Devices give weather at-a-glance

Mar 31, 2006

A variety of new and novel devices are changing the way consumers get their weather -- including such techno items as a weather-forecasting umbrella. The fusion of various objects and technology has sparked much consumer interest by providing the simplest of practical convergent devices.

The Cambridge, Mass.-based company Ambient Devices Inc. is a leading maker of "glanceable" forecasting devices using wireless technology and is winning over praise since its start in the fall of 2001. The company aims not to crowd consumers with a number of features but rather produce objects that are so-called polite technology.

"Ambient devices are a new category of devices, I call them 'calm computing' -- you don't interact with it like a cell phone," said Ambient President David Rose. "These devices allow you to do one thing at a time; it's really pleasant, polite than other electronic devices that require a lot of attention. You'll never be bugged by your orb."

All of Ambient's devices use a wireless solution, the Ambient Information Network and the Ambient Device Design, which creates an infrastructure of back-end service delivery and wireless network and a set of hardware specifications to turn everyday objects into glanceable information devices.

The company, aside from its products, also licenses this technology out to other companies aimed with the same goal such as GPS systems for cars allowing for individuals to know traffic congestion, or LG refrigerators with weather forecasts.

But their latest anticipated device is the "Forecasting Umbrella" set to debut in summer 2006 and the "E Ink Weather Wizard" this fall.

The Forecasting Umbrella uses proprietary data-radio in the handle, which receives information and pulses when rain is forecast.

Battery-operated, its handle also glows to remind a forgetful individual to take the umbrella with them.

Meanwhile, the E Ink Weather Wizard is a thin display mounted to the wall, refrigerator or used as a bedside clock, and shows the "Atomic time" with current conditions and the five-day forecast, according to the company.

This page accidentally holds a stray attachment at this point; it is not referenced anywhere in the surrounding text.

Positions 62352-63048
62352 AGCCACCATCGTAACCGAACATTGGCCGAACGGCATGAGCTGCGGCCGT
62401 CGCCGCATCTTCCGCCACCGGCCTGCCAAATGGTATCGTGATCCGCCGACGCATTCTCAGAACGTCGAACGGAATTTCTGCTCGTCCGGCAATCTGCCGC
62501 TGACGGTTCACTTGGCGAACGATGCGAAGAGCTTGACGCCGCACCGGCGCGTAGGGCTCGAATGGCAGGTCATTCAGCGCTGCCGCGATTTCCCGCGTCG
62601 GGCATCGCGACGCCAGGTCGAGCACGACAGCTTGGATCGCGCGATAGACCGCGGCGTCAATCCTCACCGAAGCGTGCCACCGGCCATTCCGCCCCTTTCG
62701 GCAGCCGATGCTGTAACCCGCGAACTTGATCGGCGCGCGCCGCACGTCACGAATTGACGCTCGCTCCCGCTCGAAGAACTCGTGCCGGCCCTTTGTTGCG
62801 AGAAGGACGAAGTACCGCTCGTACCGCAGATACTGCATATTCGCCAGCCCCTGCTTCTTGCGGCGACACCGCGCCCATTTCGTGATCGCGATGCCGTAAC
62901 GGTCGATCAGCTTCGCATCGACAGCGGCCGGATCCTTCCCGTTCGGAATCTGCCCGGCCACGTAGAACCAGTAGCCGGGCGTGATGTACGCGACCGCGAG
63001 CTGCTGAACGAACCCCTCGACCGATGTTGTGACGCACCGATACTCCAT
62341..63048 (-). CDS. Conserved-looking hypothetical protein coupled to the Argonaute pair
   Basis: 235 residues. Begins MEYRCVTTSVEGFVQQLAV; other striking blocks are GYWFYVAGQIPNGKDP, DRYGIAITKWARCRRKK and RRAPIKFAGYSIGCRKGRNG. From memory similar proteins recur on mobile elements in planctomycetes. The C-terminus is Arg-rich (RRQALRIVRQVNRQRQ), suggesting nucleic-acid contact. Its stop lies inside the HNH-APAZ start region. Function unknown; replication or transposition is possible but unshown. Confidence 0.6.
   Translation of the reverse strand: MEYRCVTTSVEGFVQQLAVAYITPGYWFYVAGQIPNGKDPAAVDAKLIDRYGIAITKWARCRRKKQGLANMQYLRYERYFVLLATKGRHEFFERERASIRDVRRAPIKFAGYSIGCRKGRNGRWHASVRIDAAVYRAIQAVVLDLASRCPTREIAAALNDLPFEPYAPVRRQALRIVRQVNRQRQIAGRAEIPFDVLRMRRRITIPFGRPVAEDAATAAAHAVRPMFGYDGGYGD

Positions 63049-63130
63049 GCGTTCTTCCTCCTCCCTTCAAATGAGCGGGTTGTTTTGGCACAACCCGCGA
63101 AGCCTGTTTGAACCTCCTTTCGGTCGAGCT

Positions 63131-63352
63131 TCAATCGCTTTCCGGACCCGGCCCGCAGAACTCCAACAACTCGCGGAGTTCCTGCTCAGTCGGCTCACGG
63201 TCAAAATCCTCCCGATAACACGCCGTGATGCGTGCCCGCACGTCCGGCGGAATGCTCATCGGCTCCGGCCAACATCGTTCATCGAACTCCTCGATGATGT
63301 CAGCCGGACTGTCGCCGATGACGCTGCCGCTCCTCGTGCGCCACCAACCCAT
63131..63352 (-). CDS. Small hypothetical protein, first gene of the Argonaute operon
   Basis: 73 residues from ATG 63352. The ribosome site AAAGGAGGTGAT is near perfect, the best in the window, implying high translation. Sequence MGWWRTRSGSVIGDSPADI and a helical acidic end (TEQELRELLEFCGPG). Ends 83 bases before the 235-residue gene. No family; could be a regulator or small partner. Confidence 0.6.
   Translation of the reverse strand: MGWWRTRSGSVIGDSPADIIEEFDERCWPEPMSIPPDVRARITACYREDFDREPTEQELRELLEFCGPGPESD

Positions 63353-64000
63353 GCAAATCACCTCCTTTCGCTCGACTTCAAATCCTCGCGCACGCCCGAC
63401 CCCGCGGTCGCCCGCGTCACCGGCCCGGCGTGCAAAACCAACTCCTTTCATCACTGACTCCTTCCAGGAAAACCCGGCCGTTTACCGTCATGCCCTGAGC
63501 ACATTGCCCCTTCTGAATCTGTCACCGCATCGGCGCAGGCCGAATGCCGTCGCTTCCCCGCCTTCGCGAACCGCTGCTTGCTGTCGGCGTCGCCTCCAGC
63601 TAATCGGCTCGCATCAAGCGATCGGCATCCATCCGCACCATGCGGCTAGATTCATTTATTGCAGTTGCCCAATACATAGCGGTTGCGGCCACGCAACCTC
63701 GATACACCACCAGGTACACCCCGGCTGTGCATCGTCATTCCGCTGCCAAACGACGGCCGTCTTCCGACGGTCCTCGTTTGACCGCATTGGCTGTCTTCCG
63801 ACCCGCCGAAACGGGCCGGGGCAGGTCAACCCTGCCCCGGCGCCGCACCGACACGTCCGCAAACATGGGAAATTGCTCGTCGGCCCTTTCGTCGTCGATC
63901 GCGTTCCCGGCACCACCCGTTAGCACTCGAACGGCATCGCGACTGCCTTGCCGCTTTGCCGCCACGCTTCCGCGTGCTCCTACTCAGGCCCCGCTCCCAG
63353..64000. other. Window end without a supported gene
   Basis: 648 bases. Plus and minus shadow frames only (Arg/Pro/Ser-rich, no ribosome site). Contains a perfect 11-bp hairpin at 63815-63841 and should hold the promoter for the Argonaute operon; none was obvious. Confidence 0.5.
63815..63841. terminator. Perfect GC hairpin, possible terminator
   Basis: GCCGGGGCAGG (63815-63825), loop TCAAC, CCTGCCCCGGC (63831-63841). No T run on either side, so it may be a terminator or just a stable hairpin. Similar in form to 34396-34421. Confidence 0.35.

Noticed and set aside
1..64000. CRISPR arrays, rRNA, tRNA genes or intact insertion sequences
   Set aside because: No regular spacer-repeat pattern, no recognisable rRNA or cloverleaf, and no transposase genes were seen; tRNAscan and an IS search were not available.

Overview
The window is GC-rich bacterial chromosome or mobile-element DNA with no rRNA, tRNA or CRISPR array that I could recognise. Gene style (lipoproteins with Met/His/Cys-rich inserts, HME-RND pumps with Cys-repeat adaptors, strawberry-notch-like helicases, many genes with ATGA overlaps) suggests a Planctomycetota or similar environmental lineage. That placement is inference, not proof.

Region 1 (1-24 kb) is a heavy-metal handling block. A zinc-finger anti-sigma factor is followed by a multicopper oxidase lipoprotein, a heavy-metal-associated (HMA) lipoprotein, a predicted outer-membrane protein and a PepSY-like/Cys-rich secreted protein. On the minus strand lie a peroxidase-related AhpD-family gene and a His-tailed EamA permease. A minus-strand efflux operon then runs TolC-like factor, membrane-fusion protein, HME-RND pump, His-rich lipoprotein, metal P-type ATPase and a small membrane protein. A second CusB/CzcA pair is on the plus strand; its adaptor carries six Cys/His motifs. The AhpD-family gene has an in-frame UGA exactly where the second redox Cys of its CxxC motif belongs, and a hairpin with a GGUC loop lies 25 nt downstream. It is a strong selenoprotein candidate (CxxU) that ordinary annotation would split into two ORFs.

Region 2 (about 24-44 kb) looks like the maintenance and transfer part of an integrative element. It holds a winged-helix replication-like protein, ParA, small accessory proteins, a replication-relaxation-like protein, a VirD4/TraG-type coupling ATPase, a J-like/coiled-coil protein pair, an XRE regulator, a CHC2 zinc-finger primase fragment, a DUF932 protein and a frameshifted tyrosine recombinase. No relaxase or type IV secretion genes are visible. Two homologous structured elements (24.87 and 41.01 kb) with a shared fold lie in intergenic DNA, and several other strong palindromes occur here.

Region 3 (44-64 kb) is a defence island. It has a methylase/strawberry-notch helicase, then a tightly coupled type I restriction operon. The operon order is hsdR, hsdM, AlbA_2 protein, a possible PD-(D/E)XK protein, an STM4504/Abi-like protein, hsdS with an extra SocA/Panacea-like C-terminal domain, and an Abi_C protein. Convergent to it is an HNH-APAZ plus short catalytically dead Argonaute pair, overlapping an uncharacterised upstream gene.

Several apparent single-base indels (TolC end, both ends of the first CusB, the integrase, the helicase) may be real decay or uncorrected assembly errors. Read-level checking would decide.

Using batteries, it too connects to, updating the forecasts every hour, using weather icons and giving temperature expectations.

"People have had an anticipatory attitude (for the new devices)," Rose said. "People really want more information about their weather. It's about putting the information exactly in the right place, in a golf bag for golfing conditions or a surfboard that knows waves."

But this is just two of many products however, which includes the 5-Day Weather Forecaster, Executive Dashboard, Weather Beacon and the Ambient Orb.

In particular, the Executive Dashboard, the Weather Beacon and Ambient Orb offer more than just weather forecasts but give individuals the ability to track any dynamic Internet-based information whether it is stocks or energy prices.

And the last two changes color depending on the information on the Ambient channels ranging from S&P 500, NASDAQ Composite, pollen count, traffic congestions, presidential approval and even gardening, golfing or sailing conditions.

In particular, the weather colors correspond with the standard color-spectrum used on weather maps used by the Weather Channel among others the paging networks.

"Consumer attitudes to convergent devices are dreadful," he said. "The average person is not using their phone for sports scores or watching videos, instead we're looking for devices that don't complicate our lives."

He added, "People would rather have 100 devices that do one thing good, than a cell phone that does 100 things."

Copyright 2006 by United Press International

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